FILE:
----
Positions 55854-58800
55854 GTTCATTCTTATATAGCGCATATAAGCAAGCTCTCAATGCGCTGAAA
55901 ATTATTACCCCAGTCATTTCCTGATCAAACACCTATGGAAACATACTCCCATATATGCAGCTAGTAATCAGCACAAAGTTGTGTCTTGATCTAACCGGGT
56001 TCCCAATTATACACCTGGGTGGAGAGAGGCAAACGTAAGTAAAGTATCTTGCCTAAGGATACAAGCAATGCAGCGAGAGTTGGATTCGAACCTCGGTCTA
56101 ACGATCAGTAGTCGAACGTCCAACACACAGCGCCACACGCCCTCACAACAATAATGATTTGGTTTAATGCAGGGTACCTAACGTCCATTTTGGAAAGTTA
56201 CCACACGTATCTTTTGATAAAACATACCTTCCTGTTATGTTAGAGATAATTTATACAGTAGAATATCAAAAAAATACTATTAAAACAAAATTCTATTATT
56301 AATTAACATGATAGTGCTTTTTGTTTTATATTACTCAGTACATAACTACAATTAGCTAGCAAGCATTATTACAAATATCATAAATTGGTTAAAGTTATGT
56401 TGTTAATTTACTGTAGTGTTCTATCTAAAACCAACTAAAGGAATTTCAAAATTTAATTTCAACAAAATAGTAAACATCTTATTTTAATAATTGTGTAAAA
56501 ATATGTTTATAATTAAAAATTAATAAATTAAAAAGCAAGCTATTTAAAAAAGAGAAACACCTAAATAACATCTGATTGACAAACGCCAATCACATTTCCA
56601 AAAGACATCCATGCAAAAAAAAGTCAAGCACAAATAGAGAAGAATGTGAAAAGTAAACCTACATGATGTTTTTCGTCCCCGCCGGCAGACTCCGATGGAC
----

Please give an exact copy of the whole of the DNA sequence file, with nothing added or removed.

Positions 55854-58800
55854 GTTCATTCTTATATAGCGCATATAAGCAAGCTCTCAATGCGCTGAAA
55901 ATTATTACCCCAGTCATTTCCTGATCAAACACCTATGGAAACATACTCCCATATATGCAGCTAGTAATCAGCACAAAGTTGTGTCTTGATCTAACCGGGT
56001 TCCCAATTATACACCTGGGTGGAGAGAGGCAAACGTAAGTAAAGTATCTTGCCTAAGGATACAAGCAATGCAGCGAGAGTTGGATTCGAACCTCGGTCTA
56101 ACGATCAGTAGTCGAACGTCCAACACACAGCGCCACACGCCCTCACAACAATAATGATTTGGTTTAATGCAGGGTACCTAACGTCCATTTTGGAAAGTTA
56201 CCACACGTATCTTTTGATAAAACATACCTTCCTGTTATGTTAGAGATAATTTATACAGTAGAATATCAAAAAAATACTATTAAAACAAAATTCTATTATT
56301 AATTAACATGATAGTGCTTTTTGTTTTATATTACTCAGTACATAACTACAATTAGCTAGCAAGCATTATTACAAATATCATAAATTGGTTAAAGTTATGT
56401 TGTTAATTTACTGTAGTGTTCTATCTAAAACCAACTAAAGGAATTTCAAAATTTAATTTCAACAAAATAGTAAACATCTTATTTTAATAATTGTGTAAAA
56501 ATATGTTTATAATTAAAAATTAATAAATTAAAAAGCAAGCTATTTAAAAAAGAGAAACACCTAAATAACATCTGATTGACAAACGCCAATCACATTTCCA
56601 AAAGACATCCATGCAAAAAAAAGTCAAGCACAAATAGAGAAGAATGTGAAAAGTAAACCTACATGATGTTTTTCGTCCCCGCCGGCAGACTCCGATGGAC